As you are aware, the conduct and process of the General Assembly are guided by the House and Senate Rules, and according to those rules, any process not provided for in the House and Senate Rules, are supplemented by Mason’s Manual of Legislative Procedure (MMLP). MMLP, Sec. 143 states that questions are brought before the body through various means including “petitions”. MMLP, Sec. 148 defines the construct of a petition, and according to Sec. 148 ¶ 3, the Petition of Remonstrance that I will be submitting will be a “public petition” as it is in the common interest and for the common good of all Tennesseans.

Further pursuant to MMLP, Sec 148, ¶ 4: “A petition is presented to the body by the petitioners themselves, by a member on behalf of the petitioners or by filing the petition in the office of the legislative clerk or secretary. When a communication or petition is received, it may be acted upon as any other business.”

Along with the Petition of Remonstrance that I will be filing, I will also be filing a Motion for Disqualification for members of the General Assembly who are past or present members of the BAR as they have a clear conflict of interest. MMLP, Sec. 501 and 502 require the Quorum to be comprised of qualified members and members not disqualified, due to conflict of interest.

Impeachment of bad judges requested

Due to the nature of the Petition of Remonstrance that we will be filing, members of the BAR have a clear conflict of interest.

The Petition of Remonstrance that will be filed, will be a formal protest against several state statutes that are repugnant to our state and federal constitutions, and/or that grant unconstitutional emolument/special privilege, and/or provide false immunities to members of the judiciary and BAR.

Additionally, the impeachment of several judges who have conducted themselves in violation of constitutional provisions, judicial canon, and criminal code will also be DEMANDED.

In addition to demand void of constitutionally repugnant statutes and impeachment of bad actor judges, further redress will be sought so as to re-institute and further preserve constitutional provisions and rights as follows:

(1) Live stream and recorded courtroom proceedings must be made available to the public (this is already guaranteed in our constitution, see Tenn. Const. Art. I, § 17);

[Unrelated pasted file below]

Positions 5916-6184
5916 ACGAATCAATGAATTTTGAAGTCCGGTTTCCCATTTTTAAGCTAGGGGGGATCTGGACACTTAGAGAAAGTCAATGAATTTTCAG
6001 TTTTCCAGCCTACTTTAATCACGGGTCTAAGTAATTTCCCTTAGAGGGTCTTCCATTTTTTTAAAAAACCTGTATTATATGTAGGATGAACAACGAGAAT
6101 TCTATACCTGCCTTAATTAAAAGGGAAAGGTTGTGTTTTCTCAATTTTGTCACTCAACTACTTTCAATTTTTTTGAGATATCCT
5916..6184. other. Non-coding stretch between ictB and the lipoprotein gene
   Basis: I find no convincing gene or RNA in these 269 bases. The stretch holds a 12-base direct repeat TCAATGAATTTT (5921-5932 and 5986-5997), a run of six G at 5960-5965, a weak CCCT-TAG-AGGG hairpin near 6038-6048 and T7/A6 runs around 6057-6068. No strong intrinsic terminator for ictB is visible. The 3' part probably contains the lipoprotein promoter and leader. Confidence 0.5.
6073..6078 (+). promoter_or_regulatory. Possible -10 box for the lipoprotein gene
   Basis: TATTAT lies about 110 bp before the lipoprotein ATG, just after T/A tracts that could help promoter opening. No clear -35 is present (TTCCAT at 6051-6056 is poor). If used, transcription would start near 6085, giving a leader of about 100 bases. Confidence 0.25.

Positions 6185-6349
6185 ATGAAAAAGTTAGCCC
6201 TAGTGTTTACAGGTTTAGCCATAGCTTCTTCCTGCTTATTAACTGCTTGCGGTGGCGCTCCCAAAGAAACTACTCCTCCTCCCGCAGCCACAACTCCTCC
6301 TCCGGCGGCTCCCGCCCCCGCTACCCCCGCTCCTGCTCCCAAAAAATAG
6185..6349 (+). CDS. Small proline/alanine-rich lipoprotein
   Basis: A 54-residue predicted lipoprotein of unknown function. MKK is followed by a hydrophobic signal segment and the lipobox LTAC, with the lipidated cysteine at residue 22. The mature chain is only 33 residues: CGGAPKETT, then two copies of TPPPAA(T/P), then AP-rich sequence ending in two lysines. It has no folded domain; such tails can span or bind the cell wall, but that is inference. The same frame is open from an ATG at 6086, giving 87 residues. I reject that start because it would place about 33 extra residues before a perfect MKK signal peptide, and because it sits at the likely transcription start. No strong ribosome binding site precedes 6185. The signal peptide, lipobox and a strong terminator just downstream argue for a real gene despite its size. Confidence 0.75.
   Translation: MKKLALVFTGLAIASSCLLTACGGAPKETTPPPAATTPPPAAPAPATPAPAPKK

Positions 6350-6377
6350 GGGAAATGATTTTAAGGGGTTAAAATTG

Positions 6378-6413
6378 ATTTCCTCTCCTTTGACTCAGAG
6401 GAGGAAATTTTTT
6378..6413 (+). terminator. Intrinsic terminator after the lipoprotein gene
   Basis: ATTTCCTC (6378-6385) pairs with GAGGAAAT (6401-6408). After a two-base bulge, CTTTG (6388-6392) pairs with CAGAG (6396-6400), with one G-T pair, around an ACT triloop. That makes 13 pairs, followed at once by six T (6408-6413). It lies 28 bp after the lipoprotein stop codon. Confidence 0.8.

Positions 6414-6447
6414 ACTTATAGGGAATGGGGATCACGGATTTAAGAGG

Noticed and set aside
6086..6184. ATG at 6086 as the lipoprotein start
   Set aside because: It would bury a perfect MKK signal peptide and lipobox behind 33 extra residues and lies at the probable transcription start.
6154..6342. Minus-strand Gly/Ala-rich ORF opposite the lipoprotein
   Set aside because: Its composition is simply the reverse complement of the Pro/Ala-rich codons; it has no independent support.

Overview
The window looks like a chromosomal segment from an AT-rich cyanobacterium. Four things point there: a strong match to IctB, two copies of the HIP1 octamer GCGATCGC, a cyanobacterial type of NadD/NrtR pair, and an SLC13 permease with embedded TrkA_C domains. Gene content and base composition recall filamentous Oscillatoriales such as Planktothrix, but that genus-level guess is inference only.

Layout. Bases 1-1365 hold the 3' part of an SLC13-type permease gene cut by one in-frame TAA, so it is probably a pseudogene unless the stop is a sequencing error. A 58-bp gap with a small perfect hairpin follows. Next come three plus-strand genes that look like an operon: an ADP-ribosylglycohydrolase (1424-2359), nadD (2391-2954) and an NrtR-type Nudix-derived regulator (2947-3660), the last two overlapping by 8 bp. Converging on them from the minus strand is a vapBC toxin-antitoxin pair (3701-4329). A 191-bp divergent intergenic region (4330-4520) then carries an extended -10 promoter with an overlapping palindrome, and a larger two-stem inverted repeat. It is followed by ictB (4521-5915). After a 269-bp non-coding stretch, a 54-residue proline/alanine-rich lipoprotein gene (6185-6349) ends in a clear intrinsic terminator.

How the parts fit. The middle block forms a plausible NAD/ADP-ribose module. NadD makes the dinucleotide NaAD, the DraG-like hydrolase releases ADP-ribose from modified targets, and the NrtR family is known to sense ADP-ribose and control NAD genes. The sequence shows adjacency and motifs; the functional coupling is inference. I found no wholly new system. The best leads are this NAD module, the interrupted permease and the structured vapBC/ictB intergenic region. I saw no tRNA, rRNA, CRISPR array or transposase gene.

(2) All litigants, Plaintiff and Defendant must be informed of their right of due process which includes an impartial judge and trial by jury (same legal argument as the Miranda Rights);

(3) Jury oversight must be provided for complaints against judges and attorneys that are wrongfully dismissed by “oversight agencies” (TBPR and TBJC) with a process for referral to the House for impeachment proceedings.

Respectfully stated, considering the redress and actions of the legislature I seek, the only reason to not desire the same, is a desire to further corrupted interests. Consider livestream and recorded proceedings; Tenn. Const. Art. I, Section 17 states “That all courts shall be open.” Proceedings in the General Assembly are livestreamed and recorded. Why should our courts be allowed to operate in the dark except to hide their misconduct?

I encourage your dialogue with me. It will become clear to you that I love my country and fellow man, and that is my sincere desire to restore the principles, rights, and privileges upon which our country was founded for all citizens and nationals. I implore you to stand with me and THE PEOPLE to begin a great healing upon Tennessee and indeed, upon our nation.

[1] Republican Character does not refer to party affiliation. Republican Character is in reference to a government; Of THE PEOPLE, By THE PEOPLE, And for THE PEOPLE, and through consent of the governed as our founders intended.

Remarkable reform project for Tennesseans

Unconstitutional laws protect judges, lawyers from people seeking redress of grievance against their abuses. (Courtesy NoogaRadio 92.7)

One Response

  1. John Ballinger December 12, 2018 Reply